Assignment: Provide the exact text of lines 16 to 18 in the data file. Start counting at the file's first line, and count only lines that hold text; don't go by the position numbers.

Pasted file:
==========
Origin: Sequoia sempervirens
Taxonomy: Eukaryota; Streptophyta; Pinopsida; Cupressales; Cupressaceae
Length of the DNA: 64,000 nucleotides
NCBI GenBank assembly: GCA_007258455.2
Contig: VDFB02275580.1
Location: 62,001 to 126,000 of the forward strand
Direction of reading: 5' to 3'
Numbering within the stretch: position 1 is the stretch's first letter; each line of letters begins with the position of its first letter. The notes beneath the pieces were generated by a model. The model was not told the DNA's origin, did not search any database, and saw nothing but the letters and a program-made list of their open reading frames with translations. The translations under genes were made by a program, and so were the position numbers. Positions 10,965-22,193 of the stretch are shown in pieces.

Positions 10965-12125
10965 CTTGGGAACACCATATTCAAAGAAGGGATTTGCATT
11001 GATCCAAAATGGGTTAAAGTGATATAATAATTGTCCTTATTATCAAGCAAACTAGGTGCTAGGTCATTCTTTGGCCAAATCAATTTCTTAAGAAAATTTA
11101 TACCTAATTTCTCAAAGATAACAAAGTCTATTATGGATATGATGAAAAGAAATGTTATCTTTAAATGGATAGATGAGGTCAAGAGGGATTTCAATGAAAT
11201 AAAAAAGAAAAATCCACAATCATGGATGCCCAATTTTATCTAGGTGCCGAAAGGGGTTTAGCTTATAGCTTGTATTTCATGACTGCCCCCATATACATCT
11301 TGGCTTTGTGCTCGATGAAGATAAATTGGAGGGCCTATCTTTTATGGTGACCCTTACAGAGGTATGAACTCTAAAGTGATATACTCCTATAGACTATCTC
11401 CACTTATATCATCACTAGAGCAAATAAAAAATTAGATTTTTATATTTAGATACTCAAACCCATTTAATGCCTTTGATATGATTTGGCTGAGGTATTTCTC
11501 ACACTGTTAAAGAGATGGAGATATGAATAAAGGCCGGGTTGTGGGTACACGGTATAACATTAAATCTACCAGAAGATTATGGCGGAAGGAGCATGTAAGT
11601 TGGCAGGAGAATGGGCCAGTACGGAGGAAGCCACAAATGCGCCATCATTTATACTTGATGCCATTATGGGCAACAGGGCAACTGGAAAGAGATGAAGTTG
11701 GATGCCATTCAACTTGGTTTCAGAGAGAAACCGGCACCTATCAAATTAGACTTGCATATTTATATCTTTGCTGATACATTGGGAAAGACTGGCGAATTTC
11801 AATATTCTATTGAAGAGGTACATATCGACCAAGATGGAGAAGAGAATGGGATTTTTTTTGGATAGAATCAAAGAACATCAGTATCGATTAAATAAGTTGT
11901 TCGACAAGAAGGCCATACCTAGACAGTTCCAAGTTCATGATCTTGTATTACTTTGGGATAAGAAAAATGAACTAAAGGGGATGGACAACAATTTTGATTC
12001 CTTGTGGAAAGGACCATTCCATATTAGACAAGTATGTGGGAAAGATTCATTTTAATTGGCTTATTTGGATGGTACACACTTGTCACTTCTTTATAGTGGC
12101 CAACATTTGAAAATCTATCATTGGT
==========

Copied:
11501 ACACTGTTAAAGAGATGGAGATATGAATAAAGGCCGGGTTGTGGGTACACGGTATAACATTAAATCTACCAGAAGATTATGGCGGAAGGAGCATGTAAGT
11601 TGGCAGGAGAATGGGCCAGTACGGAGGAAGCCACAAATGCGCCATCATTTATACTTGATGCCATTATGGGCAACAGGGCAACTGGAAAGAGATGAAGTTG
11701 GATGCCATTCAACTTGGTTTCAGAGAGAAACCGGCACCTATCAAATTAGACTTGCATATTTATATCTTTGCTGATACATTGGGAAAGACTGGCGAATTTC